|03-01-2013 06:35 PM|
Appreciate the thoughts, repped!
|03-01-2013 05:27 PM|
Sorry, I thought the implications would be obvious from the articles.. and I really didn't want to get into it. Still don't.
The subject of discussion was where it is legal to carry what sort of pocketknife, and in particular it was mentioned that some of the laws in some places might not be strictly enforced. That struck me as a potentially dangerous direction in which to start making assumptions, based on what I'd been reading.
Read the articles. It seems that now you can be searched in railroad stations, subway stations, bus stations, ferryboat landings, on the highways and maybe even at football games, anytime, no warrant, no Probable Cause required.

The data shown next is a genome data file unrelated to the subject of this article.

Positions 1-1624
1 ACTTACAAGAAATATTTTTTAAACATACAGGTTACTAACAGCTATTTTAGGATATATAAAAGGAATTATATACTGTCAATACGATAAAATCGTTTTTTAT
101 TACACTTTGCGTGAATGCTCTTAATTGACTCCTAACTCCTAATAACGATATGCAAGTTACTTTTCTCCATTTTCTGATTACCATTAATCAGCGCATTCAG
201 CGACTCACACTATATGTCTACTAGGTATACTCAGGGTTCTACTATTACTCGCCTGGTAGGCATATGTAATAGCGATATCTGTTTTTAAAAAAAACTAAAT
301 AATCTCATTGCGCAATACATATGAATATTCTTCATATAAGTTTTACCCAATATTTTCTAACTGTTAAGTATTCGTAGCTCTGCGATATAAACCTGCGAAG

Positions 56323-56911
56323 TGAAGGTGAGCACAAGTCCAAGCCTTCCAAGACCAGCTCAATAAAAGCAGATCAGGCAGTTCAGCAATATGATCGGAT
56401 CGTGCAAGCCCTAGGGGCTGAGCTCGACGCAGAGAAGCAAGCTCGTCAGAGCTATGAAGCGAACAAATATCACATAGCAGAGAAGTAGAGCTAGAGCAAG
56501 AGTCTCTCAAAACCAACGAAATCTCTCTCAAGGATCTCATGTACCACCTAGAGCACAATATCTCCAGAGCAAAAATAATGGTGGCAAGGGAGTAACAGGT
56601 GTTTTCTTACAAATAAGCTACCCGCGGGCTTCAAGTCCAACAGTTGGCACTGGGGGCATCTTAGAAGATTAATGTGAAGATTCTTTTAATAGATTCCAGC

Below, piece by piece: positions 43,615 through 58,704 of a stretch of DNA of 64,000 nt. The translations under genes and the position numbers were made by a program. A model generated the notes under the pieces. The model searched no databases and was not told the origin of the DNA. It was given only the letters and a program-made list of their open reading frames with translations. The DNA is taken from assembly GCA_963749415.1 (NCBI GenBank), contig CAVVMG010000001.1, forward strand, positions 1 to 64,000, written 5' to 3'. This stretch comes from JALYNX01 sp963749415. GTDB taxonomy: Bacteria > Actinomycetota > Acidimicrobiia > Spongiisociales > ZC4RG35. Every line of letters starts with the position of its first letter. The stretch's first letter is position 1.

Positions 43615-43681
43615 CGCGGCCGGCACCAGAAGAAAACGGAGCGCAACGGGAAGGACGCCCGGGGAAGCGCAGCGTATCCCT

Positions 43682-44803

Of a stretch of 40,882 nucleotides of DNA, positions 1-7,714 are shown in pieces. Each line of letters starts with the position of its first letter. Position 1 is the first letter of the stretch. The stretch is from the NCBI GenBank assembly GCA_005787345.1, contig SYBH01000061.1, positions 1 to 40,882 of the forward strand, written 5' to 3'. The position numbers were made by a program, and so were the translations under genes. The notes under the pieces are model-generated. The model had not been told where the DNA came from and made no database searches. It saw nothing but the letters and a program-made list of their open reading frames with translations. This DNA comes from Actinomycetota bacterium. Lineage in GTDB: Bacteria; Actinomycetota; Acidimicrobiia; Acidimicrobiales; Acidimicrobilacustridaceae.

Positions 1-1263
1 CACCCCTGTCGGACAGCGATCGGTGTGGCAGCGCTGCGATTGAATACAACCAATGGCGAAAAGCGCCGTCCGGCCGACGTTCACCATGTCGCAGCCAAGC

When this happens to you, it is not yet clear who's rules apply to the situation. Some insist (so far) that if you are in compliance with state and local laws in carrying a given pocketknife, then that's all there is to it.. but what is the basis of that assumption? That is certainly not the case if you're getting on a plane. In that case it does not matter a whit what the state and local laws are- and this is that same agency, now on the road and showing up anywhere without warning to enforce their rules, not the laws.
These are the folks that make the ever-changing and poorly documented rules that seem to supersede Federal, State and local laws and the Constitution of the United States in all air terminals. The point of those articles is that they now maintain that their authority is in NO WAY limited to air terminals, but covers all transportation. ALL transportation... and football games. What are the limits? Are there limits?